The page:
Fiona Fleur holding a large white bouquet of lilies while wearing a coordinating all-white outfit
Making a home

meet art

Let A Hundred Flowers Bloom:
One woman's bold move into the world of floristry and design,
leading with intuition and an innate understanding
of how to create a unique,
artistically driven arrangement of flowers.

Spring table floral arrangement with tulips, butterfly ranunculuses, and sweet peas in pastel pinks, yellows and whites

Pastel Spring flowers like Tulips, Butterfly Ranunculus and Sweet Peas surround the space in a soft peppermint pink.

When pragmatism meets an intuitive and creative mindset, something beautiful is born. Or, that is what happened when the founder of Fiona Fleur, Fiona McLaughlin, decided she was unsatisfied in her PR and marketing role and craved a more creative and independent career that she ‘could do with her hands’. The result is an incredibly successful, stylised brand driven by ‘personality and passion’. A reimagining of floral design so breathtaking it’s hard to believe it stems from determination rather than formal training.

The Condo and Fiona of Fiona Fleur in conversation on never tried before designs, floral arrangements for the home and finding inspiration in the most unexpected places.

Lucy Siddall: How do you approach your design process?

Fiona McLaughlin: I don’t have any formal floristry training, so my approach to design is very intuitive. I’ve no preconception of how designs should look because I haven’t learnt the “correct” tried and tested ways to arrange. But I like that. I don’t have the same education as 1000s of other florists, and I believe this lack of training produces the most unique designs. I do what I think looks good rather than following a specific recipe. I used to work primarily from mood boards or Pinterest boards, but I started to see how limiting this was as you can only show clients designs already created. Now, I use sketches to bring my ideas to life and help the client visualise what I want to do, but also so I can have more creative freedom and create something original and unique.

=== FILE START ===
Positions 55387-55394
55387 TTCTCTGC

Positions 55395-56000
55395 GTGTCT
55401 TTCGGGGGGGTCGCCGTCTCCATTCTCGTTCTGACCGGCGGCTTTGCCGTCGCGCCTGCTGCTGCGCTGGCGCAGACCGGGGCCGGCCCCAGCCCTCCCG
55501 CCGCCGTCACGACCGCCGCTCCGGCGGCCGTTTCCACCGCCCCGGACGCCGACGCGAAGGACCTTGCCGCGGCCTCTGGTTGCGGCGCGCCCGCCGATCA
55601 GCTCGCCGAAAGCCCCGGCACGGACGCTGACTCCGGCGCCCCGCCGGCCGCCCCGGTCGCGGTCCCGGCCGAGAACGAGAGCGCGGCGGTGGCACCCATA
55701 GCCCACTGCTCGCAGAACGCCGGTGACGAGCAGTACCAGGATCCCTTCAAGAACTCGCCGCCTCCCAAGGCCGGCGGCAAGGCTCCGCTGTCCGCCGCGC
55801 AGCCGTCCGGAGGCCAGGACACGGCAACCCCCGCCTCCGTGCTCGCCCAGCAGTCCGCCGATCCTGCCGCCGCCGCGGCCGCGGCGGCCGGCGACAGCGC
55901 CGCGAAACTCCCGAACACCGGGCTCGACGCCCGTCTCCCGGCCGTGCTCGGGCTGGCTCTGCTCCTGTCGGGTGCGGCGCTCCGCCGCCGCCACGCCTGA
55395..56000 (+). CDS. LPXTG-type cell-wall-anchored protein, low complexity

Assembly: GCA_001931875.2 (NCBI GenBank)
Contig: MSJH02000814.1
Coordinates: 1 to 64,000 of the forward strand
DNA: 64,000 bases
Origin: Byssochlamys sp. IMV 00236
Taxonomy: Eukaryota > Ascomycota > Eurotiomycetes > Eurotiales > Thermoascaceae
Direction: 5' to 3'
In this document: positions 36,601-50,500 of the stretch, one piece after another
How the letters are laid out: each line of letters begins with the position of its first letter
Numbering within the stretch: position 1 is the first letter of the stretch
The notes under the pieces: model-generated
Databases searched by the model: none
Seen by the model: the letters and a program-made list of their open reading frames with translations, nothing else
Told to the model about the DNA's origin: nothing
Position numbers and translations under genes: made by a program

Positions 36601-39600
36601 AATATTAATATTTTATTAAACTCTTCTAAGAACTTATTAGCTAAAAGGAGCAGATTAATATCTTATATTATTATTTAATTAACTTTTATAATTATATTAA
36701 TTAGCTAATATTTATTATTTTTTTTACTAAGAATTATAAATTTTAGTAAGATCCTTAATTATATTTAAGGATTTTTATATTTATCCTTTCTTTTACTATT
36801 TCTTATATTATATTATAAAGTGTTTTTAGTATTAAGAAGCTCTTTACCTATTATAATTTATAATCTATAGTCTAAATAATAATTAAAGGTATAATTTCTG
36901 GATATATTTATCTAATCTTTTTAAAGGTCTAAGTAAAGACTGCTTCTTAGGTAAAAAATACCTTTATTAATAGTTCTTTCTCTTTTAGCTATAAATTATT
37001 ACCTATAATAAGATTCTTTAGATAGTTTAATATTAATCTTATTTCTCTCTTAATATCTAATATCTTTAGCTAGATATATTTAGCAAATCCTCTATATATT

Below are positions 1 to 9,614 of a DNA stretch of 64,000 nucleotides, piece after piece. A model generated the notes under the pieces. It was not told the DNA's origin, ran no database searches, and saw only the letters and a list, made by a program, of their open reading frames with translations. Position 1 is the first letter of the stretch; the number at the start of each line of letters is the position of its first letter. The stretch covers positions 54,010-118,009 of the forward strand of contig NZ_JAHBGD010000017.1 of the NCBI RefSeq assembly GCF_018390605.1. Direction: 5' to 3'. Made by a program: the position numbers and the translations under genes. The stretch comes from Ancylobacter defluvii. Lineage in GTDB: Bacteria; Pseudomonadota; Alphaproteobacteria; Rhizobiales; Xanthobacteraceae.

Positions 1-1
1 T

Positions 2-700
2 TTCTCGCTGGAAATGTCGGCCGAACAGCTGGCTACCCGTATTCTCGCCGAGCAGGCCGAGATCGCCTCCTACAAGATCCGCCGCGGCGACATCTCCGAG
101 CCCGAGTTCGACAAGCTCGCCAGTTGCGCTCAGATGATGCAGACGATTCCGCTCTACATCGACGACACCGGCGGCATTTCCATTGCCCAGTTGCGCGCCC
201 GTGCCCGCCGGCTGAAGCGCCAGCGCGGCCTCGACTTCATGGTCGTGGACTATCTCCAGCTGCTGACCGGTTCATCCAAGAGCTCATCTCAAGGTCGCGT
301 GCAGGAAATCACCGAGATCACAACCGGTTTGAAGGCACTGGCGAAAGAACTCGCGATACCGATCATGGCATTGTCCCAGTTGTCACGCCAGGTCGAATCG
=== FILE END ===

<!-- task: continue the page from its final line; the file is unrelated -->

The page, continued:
Floral sketch in pink, white, yellow and green, displayed in a pedestal atop a table
Client illustration

Fiona Fleur, the floral virtuoso, creates personalised client sketches for flower arrangements, ensuring each design perfectly captures her clients' visions and emotions.

Bespoke dried floral arrangements in Cherie Lee Interiors , London interior's project

Cherie Lee Interiors elevates their interior projects with meticulously crafted bespoke dried floral arrangements by Fiona Fleur.

Cluster of anemone flowers on a bed of leaves

Artfully arranged cluster of anemone flowers for one of Fiona Fleur’s clients.

Summer wedding table display adorned with Fiona Fleur's floral arrangements

Fiona Fleur crafts floral arrangements for weddings across the globe, enhancing and adorning each celebration with her exquisite blooms.

Soft ivory florals cascading on Rosewood London's grand marble staircase by Fiona Fleur

Romantic cascade of soft ivory florals draped over the grand marble staircase of the Rosewood Hotel in London.

LS: How would you describe your floristry style?

FM: My style is clean, simple and told with a contemporary narrative. The shapes are soft and embody the naturally occurring, organic movements and patterns seen in the world and oceans. It’s essential my designs have a softness while also appearing stylised, contemporary and sculptural.

LS: Do you only work with real flowers?

FM: No, I work with fresh, silk and dried flowers. Depending on the brief and the client, I will mix and match a combination of these three types. I recently created a tabletop arrangement for Christie’s using 100% natural flowers. However, I also did a trailing cascade installation for The Rosewood Hotel in July using both silk and real flowers and the entrance to Gordon Ramsay’s new restaurant, The Lucky Cat, using purely silk flowers, so it varies a lot.

LS: How do you optimise your arrangements for longevity?